When I first saw this nicely bent tree in McCormick’s Creek State Park in the fall of 2008, I did not expect to see it again.
Arch like trees have become something like an archetype for me, or rather, as I am not so fond of C.G. Jung, a pattern, as in pattern language. They serve the (purely symbolic, of course) dual purpose of creating a connection between two sides and signaling a passage through, and all this under the apparent duress of being bent to the verge of breaking. In any case, this arch was still there in winter, the next summer,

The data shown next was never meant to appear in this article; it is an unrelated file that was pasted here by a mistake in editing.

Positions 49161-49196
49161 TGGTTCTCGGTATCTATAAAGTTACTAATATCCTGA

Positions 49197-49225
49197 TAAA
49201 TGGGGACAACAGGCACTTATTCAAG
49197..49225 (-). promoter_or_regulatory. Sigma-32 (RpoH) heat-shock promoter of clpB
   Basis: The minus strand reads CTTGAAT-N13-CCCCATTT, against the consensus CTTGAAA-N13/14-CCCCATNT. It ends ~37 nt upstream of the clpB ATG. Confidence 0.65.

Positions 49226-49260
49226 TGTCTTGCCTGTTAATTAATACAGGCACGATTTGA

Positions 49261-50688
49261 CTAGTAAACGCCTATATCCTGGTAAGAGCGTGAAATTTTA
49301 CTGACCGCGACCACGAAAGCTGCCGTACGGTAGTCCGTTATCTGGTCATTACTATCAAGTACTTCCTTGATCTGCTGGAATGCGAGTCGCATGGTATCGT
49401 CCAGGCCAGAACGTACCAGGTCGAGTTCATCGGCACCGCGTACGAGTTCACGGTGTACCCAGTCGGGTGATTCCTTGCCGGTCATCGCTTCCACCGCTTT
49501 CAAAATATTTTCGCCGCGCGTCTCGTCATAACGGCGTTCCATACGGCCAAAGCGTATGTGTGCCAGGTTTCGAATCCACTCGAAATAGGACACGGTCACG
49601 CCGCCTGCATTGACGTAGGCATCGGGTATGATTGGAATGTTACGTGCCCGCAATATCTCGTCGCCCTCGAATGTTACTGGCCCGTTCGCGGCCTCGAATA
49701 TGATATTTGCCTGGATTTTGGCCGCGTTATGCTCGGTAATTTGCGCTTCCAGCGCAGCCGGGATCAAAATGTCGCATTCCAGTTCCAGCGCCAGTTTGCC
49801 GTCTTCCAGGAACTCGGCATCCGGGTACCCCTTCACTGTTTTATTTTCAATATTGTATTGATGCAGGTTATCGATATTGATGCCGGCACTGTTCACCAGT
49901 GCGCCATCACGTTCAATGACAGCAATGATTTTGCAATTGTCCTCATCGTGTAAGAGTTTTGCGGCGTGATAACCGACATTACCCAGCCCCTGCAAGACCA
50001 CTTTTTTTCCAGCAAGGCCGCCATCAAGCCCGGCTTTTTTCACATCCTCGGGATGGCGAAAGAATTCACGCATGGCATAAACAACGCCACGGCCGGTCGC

and the following years.
Is it still there? I leave it to you to decide whether this year’s image shows he same tree again.
It does not matter. Thomas Mann explains in his tetralogy Joseph und seine Brüder his concept of time: Events, or motifs for stories, or patterns, reoccur or are at least thought to reappear over and over, with no hope to trace their origin or future repurposing.
There will always be trees ready to bend, even after countless others have been broken.
In Memoriam, Orlando 6-12-2016